- post contributed by Veerle Poupeye

Thursday, February 22, 2007

Could 'Negroamor' happen in Jamaica?

Brasil has an exhibition/ community initiative where simple but large images of the city's under-represented persons of African descent are projected or printed unto the architecture. It is to promote negroamor or black/self-love. The response to it as you can imagine is two-sided. Some privileged persons termed 'white' have objected to being bombarded by the images while it has reportedly promoted self-awareness among blacks in Bahia, Brasil. There is a very engaging website which accompanies the project. Please check it out at
Granted, it isn't in English but it is more about the sound and beautiful images. This project makes me wonder if something like this would ever be possible in Jamaica and more specifically Kingston with its multiplicity of oppressed and politically controlled areas, skin-bleaching culture, corruption and beuaracracy. This sounds harsh but Jamaica has developed a way of covering its neglected underbelly and exposing the sweet images of one-love Jamaica. Could a project which uses our artists to transform the environment also help transform our mindset?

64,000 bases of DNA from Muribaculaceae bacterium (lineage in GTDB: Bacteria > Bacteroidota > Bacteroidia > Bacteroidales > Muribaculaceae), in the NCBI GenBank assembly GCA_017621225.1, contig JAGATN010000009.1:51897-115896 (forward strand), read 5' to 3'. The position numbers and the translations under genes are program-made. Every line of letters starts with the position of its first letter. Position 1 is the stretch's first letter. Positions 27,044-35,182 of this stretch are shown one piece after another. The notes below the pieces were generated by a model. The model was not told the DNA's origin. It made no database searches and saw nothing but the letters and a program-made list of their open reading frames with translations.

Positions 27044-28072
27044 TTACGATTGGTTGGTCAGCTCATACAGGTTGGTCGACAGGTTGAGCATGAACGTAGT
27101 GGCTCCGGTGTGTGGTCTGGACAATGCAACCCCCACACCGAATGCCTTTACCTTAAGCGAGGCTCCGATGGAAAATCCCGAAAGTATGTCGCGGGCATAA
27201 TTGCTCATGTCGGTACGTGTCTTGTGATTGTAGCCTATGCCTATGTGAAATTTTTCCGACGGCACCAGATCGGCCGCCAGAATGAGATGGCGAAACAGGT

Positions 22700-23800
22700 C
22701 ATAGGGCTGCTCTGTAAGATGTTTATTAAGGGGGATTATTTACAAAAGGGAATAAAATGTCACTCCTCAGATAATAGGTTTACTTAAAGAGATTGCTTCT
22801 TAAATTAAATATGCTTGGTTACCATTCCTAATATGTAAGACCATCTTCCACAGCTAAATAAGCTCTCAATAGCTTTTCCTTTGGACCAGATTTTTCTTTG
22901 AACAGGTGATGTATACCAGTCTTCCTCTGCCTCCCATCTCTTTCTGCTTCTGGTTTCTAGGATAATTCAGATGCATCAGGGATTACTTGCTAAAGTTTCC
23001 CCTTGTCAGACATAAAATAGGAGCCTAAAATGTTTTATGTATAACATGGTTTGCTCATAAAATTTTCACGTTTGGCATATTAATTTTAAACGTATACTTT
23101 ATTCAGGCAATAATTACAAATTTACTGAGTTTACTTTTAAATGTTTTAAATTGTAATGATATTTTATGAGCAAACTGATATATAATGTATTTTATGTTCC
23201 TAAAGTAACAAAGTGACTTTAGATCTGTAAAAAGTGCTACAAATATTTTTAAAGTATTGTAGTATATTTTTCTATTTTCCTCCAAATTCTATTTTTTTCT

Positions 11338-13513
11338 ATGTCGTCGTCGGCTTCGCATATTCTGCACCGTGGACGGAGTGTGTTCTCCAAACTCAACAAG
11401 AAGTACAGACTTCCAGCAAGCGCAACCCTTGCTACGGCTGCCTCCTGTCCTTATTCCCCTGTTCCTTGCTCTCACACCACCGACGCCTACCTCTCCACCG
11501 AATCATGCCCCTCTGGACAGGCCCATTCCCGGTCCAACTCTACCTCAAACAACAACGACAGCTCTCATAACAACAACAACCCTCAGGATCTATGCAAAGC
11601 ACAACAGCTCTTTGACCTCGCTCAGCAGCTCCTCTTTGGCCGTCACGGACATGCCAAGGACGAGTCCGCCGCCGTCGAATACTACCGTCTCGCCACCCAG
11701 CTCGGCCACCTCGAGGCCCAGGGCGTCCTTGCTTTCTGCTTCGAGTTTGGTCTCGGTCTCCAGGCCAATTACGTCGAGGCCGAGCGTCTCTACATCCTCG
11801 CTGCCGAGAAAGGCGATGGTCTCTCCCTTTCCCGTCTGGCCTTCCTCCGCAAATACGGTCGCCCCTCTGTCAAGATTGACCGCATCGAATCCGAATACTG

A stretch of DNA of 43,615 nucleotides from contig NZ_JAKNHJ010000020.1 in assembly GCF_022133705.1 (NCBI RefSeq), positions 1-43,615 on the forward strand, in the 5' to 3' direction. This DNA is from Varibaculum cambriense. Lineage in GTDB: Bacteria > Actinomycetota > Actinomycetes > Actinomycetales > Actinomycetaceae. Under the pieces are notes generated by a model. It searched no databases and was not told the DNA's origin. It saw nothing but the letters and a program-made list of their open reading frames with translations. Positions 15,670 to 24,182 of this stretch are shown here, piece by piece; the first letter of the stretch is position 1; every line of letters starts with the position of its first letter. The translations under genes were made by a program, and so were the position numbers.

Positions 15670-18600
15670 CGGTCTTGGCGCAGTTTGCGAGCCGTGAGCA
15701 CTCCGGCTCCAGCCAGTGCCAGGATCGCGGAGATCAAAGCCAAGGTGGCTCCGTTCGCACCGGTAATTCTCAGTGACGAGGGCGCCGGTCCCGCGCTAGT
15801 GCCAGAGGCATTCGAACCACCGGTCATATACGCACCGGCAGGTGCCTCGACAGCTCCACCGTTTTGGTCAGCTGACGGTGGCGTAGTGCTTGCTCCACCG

- thanks to Tracey-Anne Clarke for providing reference information

National Biennial 06 Artists' Talk

The National Gallery's artists' talks are always inciteful and informative and sometimes controversial. These events allow the public a further understanding of the works they loved, hated or were indifferent to. These talks are rarely recorded and so are often the only opportunity we have to interact with artists in these major exhibitions. The gallery is also one of the few institutions in Jamaica to consistently host these forums.
The talk takes place on March 1st, 2007 at 1:30pm at The National Gallery. The artists featured this year are not necessarily the same ones featured on the poster. The artists speaking are Omari Ra, Michael Elliott, Heather Sutherland Wade, Michael Layne and Franz Marzouca. The Biennial closes on March 10, 2007.

Wednesday, February 14, 2007

Perverseness, Painting and Dante's Inferno:Interview with Marvin Bartley

This was a very bold thing for yourself and Camille Chedda to enter the National Biennial while still students. What were reactions to to this?
Well the reactions were varied but the underlying issues that aroused from the reactions of friends was that we should go for it, we all had our doubts and inhibitions as to whether or not we would get in. However it was generally all good.